This section explains how the knowledge, skills and abilities that meet the performance standards of Canadian nursing practice are tested using the competence assessment.
Assessment Methods used during the Competence Assessment
The competence assessment consists of written examinations containing multiple choice and short answer questions, oral examinations (clinical judgement and triple jump assessments) and modified objective structured clinical examinations (OSCEs). OSCEs are conducted in a lab setting where the nurse demonstrates his or her abilities to care for a patient. The nurse also needs to complete a self-assessment tool.
The majority of the 34 competencies are tested using three or more assessment techniques.
The written examinations include multiple choice and short answer questions that test the general and focused (specialty) nursing knowledge required of professional nurses in Canada. These are paper-based examinations. The candidate is supplied with all necessary materials to complete the examinations (e.g., calculator, pencils, scrap paper).
Clinical Judgment Assessment
The Clinical Judgment Assessment is an interview style assessment that evaluates the nurse’s ability to make sound clinical judgments in complex situations that have no "simple" answers. It tests the nurse’s ability to purposefully and critically through a clinical nursing situation; apply essential and relevant knowledge; consider options; and make reasoned, reflective and insightful decisions about nursing actions. Each clinical judgment consists of a brief case scenario, followed by several questions which are answered verbally.
Triple Jump Assessment
The Triple Jump assessment is another oral examination that further tests the nurse’s problem solving and critical thinking skills. In the interview, the candidate is presented with a brief client situation and asked to: generate a problem list/hypotheses about the client’s situation, identify and collect relevant data about the client/family, revise his/her problem list based on the data collected, develop an intervention/management plan, and self-evaluate his/her performance.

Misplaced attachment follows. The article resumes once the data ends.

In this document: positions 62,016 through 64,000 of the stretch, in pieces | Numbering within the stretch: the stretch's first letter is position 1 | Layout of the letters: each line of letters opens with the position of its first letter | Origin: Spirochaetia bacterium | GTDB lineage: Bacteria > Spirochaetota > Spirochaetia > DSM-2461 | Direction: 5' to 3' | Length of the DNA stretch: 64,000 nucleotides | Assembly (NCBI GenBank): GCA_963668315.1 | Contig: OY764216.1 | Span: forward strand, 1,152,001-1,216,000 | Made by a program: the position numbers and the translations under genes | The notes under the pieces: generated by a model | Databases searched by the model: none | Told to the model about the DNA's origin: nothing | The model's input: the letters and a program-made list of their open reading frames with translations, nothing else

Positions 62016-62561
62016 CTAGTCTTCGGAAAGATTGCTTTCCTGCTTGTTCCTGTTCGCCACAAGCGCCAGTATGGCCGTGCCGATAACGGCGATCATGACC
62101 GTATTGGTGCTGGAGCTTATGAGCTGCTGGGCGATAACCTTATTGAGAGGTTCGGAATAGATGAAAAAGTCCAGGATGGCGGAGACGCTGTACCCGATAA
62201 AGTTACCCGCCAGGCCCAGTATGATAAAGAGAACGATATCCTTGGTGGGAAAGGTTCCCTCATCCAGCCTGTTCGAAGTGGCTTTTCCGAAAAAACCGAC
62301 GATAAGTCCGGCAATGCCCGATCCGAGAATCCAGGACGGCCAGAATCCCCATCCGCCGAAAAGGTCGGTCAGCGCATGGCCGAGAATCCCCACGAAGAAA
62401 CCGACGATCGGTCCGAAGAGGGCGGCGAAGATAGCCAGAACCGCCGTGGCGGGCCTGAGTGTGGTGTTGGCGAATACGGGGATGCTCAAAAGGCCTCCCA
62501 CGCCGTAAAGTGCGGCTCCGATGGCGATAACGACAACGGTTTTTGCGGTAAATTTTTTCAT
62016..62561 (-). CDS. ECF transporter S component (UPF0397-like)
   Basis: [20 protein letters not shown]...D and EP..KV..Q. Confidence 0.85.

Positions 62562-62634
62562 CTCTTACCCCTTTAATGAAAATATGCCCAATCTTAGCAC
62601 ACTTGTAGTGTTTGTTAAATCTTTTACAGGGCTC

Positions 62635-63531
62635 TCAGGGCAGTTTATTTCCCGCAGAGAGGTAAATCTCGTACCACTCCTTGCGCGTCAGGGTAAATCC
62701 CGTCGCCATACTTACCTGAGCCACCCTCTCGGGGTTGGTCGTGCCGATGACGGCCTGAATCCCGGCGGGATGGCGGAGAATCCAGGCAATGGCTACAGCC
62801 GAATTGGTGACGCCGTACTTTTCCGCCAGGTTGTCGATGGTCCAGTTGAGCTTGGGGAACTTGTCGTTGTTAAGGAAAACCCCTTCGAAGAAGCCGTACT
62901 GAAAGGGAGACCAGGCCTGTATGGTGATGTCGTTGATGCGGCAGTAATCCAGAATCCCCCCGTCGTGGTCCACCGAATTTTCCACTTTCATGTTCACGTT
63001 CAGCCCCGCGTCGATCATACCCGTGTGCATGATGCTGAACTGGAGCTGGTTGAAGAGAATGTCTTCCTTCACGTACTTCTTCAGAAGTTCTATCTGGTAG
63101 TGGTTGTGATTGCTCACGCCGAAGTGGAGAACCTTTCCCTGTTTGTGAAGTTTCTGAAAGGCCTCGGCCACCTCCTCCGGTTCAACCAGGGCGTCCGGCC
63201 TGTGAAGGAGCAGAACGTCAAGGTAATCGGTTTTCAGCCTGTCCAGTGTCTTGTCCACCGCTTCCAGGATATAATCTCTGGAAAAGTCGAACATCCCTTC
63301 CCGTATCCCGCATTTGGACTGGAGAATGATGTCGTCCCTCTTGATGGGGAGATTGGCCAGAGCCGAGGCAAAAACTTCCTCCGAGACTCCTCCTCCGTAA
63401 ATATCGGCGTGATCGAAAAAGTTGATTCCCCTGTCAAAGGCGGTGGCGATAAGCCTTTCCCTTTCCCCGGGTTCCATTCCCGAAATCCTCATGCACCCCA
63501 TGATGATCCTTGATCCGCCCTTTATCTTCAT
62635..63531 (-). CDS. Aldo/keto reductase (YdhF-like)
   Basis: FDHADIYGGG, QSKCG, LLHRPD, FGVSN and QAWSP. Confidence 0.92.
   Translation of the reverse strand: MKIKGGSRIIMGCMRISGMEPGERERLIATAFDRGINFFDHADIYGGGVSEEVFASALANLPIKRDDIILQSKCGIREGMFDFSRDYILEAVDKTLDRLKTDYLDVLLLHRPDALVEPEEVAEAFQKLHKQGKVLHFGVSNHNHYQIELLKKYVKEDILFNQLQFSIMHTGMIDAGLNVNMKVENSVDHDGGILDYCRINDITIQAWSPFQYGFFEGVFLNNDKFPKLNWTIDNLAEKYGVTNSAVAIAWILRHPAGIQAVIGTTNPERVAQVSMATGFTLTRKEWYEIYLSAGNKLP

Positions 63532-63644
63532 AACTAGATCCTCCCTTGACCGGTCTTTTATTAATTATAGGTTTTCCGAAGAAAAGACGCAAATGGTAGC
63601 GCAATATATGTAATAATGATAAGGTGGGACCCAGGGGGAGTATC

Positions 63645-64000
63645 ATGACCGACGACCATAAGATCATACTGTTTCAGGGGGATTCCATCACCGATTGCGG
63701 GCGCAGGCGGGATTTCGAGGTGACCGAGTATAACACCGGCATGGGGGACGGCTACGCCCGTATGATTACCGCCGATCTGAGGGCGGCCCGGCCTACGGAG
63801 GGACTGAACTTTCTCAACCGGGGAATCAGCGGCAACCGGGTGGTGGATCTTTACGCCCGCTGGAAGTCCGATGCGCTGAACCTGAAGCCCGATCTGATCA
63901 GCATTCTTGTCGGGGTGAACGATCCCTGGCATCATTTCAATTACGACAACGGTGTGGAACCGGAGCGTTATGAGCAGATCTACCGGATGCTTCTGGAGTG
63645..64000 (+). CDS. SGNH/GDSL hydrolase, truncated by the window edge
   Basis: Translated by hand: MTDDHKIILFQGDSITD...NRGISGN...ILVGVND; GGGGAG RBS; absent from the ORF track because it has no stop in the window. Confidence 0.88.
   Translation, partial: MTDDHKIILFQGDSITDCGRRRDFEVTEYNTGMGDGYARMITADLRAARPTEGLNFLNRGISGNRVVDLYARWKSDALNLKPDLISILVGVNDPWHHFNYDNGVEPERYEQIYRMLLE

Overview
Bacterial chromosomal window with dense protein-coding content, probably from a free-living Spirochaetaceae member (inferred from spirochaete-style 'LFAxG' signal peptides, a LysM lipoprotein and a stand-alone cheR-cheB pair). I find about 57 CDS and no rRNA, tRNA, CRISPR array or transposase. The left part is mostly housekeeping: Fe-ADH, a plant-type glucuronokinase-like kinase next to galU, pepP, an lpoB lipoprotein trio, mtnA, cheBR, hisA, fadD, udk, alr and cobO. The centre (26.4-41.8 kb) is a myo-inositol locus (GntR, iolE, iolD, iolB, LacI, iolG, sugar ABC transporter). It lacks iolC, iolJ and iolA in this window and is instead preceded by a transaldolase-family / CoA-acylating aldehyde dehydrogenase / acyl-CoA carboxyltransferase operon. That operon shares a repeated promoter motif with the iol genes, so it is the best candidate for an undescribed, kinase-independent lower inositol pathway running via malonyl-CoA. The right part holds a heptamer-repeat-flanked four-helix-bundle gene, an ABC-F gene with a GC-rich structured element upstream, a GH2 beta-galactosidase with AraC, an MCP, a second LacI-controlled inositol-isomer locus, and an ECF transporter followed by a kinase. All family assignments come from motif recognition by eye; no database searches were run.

This process tests the nurse’s knowledge, problem-solving, critical thinking, organizational, client assessment and self-evaluation skills, as well as self-directed learning abilities. The website listed below may help to prepare for this portion of the competence assessment. The structure of this preparation example is not exactly the same as the actual Triple Jump assessments that are conducted during the competence assessment. Please note that in the actual triple jump assessment, the candidate will not be provided with resources or research time to look up the answers. However, this example may assist in the nurse’s preparation studies.
Modified Objective Structured Clinical Examination (OSCE)
The OSCE is conducted in a simulated clinical setting, where the candidate role plays the nurse in response to client/family health situations and demonstrates the ability to apply the nursing knowledge while holistically caring for a client/family. The client will be a person playing the client role. The OSCE is used to test the following knowledge and skills: nurse-client communication and relationships, critical thinking and clinical judgment skills, health assessment and nursing skills, ethical decision making skills, pharmacology and pathophysiology, planning and intervening based on health status, and rapidly changing client situations.
All equipment and supplies for the OSCE is provided for the candidate. It is recommended that the clothing worn be comfortable and appropriate for bedside nursing practice. Although it is not necessary, some candidates do prefer to wear a nursing uniform to the OSCE.
Self-assessment: Entry-Level Competencies of the Registered Nurse
The nurse must complete a self-assessment by using the Self Assessment Tool to analyze the nurse’s past nursing practice in comparison to the role of the nurse in Canada. This analysis of the nurse’s own practice is used to assess the nurse’s insight regarding the nurse’s areas of strength and areas requiring growth. This tool is completed and passed in before the start of the other parts of the competence assessment.
Time to Complete Competence Assessment
The candidate will be given a set amount of time to complete each part of the competence assessment, as well as ample time for meals and breaks. Candidates must take at least thirty minutes for a meal break mid-day for each day of the competence assessment. If a candidate completes a portion of the assessment early, he or she may be able to begin another part of the competence assessment. At times the schedule for the competence assessment may need to be changed. No extra time will be given to candidates. If candidates are late, this time will be taken off the time allotted for the competence assessment.